Maritime Economics & Logistics

, Volume 21, Issue 4, pp 464–481 | Cite as

Impact of cabotage relaxation in mainland China on the transshipment hub of Hong Kong

  • W. H. WongEmail author
  • E. Wong
  • D. Y. Mo
  • L. Leung
Original Article


Hong Kong has benefited from China’s cabotage rule, as foreign ships loading at a Chinese port can transit to Hong Kong and then call at another Chinese port. However, in 2013, China’s cabotage policy was relaxed in Shanghai—whereby China-owned, foreign-flagged vessels are allowed to operate out of Shanghai to other coastal ports of China. In this paper, we examine the potential loss of transshipment traffic in Hong Kong due to cabotage relaxation. Via a transshipment model and based on secondary data, we are able to derive a potential loss to Hong Kong’s throughput, on the order of 14%. This effect is not unique to Hong Kong: in general, in other parts of the world, there are also maritime hubs located near the coastal ports of other countries, and the effects of cabotage relaxation are similar. From a regional collaboration perspective, such as that of the Belt and Road Initiative, it is essential for different governments to review their cabotage policies together.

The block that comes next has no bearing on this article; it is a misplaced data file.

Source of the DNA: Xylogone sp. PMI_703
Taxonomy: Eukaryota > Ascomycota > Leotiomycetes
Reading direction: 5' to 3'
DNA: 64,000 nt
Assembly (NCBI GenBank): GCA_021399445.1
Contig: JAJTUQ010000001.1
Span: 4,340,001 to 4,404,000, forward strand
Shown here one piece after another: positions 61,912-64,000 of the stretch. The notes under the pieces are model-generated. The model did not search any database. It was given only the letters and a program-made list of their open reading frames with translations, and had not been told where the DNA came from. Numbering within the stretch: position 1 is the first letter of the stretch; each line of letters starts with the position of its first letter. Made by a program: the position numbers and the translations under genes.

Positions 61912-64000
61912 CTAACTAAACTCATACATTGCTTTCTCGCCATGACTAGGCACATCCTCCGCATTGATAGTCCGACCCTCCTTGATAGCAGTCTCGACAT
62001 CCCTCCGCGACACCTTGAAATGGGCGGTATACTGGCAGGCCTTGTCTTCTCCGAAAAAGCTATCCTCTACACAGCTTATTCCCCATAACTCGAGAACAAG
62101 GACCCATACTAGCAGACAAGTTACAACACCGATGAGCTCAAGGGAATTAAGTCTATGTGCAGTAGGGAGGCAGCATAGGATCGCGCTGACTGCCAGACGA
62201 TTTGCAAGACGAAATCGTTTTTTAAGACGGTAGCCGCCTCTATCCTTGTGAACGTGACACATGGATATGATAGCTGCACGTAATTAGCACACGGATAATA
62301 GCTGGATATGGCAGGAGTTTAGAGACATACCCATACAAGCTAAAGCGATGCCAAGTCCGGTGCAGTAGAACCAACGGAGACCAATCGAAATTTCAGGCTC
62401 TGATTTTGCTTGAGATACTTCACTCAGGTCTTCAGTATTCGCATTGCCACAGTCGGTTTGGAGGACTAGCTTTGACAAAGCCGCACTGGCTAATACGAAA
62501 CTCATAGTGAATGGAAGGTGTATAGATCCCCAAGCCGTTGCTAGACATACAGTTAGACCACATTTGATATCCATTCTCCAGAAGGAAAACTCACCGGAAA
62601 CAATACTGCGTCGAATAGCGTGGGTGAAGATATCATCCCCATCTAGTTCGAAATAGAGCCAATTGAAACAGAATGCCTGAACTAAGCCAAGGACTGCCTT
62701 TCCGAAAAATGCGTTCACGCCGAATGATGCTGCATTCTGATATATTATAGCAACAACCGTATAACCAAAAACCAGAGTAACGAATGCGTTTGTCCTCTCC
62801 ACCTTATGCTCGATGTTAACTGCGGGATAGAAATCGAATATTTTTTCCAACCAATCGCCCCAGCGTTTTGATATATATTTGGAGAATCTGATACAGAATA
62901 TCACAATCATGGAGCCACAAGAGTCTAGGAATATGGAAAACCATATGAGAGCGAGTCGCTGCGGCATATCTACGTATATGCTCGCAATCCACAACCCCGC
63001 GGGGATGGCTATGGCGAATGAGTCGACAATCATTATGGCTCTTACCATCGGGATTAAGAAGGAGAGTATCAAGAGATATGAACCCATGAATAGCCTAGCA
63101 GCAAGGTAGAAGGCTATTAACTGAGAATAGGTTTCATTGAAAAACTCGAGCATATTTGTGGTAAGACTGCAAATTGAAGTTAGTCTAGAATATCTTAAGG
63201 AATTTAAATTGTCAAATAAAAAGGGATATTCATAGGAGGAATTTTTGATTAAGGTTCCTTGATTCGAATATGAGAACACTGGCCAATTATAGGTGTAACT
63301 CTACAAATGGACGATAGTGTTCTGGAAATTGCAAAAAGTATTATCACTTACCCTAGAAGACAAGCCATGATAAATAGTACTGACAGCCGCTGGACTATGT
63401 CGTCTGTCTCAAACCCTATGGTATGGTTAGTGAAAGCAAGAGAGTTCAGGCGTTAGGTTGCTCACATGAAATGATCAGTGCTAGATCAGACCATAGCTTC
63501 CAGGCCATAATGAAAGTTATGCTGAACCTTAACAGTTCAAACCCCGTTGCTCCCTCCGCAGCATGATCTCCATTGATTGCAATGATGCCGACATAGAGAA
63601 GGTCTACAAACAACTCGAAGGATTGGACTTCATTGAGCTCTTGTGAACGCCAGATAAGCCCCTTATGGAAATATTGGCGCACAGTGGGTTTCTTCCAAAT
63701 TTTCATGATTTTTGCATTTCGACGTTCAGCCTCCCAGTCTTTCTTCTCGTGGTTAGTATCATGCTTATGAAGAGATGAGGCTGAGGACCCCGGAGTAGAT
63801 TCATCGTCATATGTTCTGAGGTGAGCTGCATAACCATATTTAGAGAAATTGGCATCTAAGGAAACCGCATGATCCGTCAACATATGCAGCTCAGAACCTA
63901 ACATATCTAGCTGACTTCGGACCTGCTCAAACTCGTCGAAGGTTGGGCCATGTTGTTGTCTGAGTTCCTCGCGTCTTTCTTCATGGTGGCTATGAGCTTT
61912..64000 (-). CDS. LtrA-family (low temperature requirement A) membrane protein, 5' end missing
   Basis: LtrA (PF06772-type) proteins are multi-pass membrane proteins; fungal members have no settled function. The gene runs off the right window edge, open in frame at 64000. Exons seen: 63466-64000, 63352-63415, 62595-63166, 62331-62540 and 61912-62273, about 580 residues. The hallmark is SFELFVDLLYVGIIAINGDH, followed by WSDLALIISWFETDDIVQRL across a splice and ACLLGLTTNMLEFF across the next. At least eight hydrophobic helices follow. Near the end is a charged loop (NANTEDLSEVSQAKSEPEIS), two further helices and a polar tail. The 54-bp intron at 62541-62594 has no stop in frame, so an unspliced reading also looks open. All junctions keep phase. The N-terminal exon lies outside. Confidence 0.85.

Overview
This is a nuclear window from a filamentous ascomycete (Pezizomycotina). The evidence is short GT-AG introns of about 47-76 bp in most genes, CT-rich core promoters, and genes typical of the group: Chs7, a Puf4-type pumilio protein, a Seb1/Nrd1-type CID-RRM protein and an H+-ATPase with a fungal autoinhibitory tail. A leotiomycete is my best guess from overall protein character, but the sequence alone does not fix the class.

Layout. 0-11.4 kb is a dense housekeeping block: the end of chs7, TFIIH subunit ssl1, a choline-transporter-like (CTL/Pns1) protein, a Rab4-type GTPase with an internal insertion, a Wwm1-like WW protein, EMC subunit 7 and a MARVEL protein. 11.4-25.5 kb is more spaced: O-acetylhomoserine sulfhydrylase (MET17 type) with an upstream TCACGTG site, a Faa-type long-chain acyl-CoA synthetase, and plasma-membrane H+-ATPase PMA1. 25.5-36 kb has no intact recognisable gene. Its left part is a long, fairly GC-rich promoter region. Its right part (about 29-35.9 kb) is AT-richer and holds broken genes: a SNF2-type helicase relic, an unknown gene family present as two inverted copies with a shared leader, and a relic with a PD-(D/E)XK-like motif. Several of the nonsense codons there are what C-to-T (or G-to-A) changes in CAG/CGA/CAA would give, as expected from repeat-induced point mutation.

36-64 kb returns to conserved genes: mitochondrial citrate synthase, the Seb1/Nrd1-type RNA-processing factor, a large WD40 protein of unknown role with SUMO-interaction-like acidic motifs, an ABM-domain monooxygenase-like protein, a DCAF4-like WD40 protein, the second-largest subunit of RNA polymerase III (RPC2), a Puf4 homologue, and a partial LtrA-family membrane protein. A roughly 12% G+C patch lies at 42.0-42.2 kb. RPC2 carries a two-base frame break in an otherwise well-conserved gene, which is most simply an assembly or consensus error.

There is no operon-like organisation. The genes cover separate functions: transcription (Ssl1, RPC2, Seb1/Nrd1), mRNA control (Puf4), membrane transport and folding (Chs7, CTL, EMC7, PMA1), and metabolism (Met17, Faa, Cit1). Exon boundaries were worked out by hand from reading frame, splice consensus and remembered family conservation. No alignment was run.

Cabotage Policy China maritime ports Transshipment Logistics 



Part of this paper’s findings was previously presented in a policy report written by Collin WH Wong, Eugene Wong, Yue Wang, Daniel Y. Mo and Lawrence C. Leung, entitled “Impact of Cabotage Relaxation and PRD Competition to Hong Kong’s Maritime Logistics Industry”, Hang Seng Management College, 2016. The authors hereby declare that they themselves retain the copyright. They are moreover thankful to the editor and two anonymous reviewers whose constructive comments and suggestions have led to a large improvement of the paper.


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Copyright information

© Springer Nature Limited 2018

Authors and Affiliations

  1. 1.Department of Supply Chain and Information Management, School of Decision SciencesHang Seng Management CollegeShatinHong Kong

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